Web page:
“Roadside Picnic” took a surreal concept, wrote about it in Russian, translated it into English, and eventually into its highest form, became the subject of this month’s podcast.
As I write this I feel that the book is calling to me, daring me to reread it. I gave it a paltry three stars, but that was only because it was overly complex. Sort of like a Radiohead album. It’s the sort of thing you need to read a couple times to appreciate because it is so dense and rich.
We all enjoyed it. And we did not interpret the book in the same way, yet we all agreed that it was a masterful work. It was dark, enchanting, foreboding, horrible, and mysterious. It evoked different emotions in all of us and led to a decent debate about the actions and intentions of the characters. Ultimately the overall theme of the book struck me as a statement about the profound meaningless of our lives, whereas Ryan gleaned something completely different. Ryan also rated the book as a five star read, his second time doing so in three years.
Of all the books discussed on our podcast to date, none have sparked such a pleasant disagreement. We had a general accord that this book was somewhere beyond the brink of acceptable genius. It was an unexpected gift that we devoured hungrily. And we still want more. Worth tuning in for and worth reading. So until next time, spit out your gum and rub it on your bum, cause there is no deodorant in outer space!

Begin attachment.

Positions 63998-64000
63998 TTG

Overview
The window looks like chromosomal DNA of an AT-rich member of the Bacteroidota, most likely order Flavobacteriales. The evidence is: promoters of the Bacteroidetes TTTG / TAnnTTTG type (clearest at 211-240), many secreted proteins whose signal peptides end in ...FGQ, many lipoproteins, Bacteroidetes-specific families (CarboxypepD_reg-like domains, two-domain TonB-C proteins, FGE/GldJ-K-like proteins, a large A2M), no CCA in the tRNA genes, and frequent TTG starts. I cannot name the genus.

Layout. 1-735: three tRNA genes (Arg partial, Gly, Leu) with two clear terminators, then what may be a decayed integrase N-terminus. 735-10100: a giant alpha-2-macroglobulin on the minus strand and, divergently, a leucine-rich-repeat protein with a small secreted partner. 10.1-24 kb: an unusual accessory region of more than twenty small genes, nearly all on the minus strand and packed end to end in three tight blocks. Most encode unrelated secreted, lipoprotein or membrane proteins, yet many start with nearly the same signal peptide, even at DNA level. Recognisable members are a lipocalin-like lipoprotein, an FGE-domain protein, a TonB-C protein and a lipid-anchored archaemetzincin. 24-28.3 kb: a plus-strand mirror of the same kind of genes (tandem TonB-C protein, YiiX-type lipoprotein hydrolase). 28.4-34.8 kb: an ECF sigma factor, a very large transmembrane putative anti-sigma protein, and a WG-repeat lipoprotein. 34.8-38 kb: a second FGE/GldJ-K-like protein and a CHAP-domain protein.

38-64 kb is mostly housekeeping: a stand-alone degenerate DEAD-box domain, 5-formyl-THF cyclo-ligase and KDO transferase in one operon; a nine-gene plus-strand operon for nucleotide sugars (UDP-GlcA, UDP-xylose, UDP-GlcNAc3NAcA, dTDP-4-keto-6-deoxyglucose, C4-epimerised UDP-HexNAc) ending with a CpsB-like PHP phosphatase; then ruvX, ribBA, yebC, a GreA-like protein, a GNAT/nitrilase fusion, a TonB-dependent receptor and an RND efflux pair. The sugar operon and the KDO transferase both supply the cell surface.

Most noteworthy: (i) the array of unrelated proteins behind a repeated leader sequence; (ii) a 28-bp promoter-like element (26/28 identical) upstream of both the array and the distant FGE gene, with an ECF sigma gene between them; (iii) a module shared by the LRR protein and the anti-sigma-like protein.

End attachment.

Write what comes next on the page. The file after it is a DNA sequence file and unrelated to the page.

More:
WRITTEN BOOK REVIEWS:
Rick: 4 1/2 Stars “…Very streetwise which is uncommon in this genre…”
(Click the links to read full written reviews on Goodreads.com)
This book was originally written in Russian, and took about eight years to publish under the communist system in place at the time due in part to censorship issues. An English language version came out in the United States in 1977. However, it wasn’t until 1991 that the author-endorsed original version came out in the Russian language.
In 2012, another version was released with a new translation by Olena Bormashenko (in part, correcting some issues in the previous translation). This newer version also contains a forward by author Ursula K. LeGuin (but watch out for some spoileresque language) and an afterward by Boris Strugatsky about the censorship issues the book suffered. Here’s an article by Annalee Newitz at iO9 praising the newer version: “A New Translation of The One Russian Science Fiction Novel You Absolutely Must Read.”
* DISCLAIMER: Please be advised that the views and opinions of the hosts and guests of NDIOS are completely their own and do not necessarily reflect the views and beliefs of the other hosts and guests or that of NDIOS.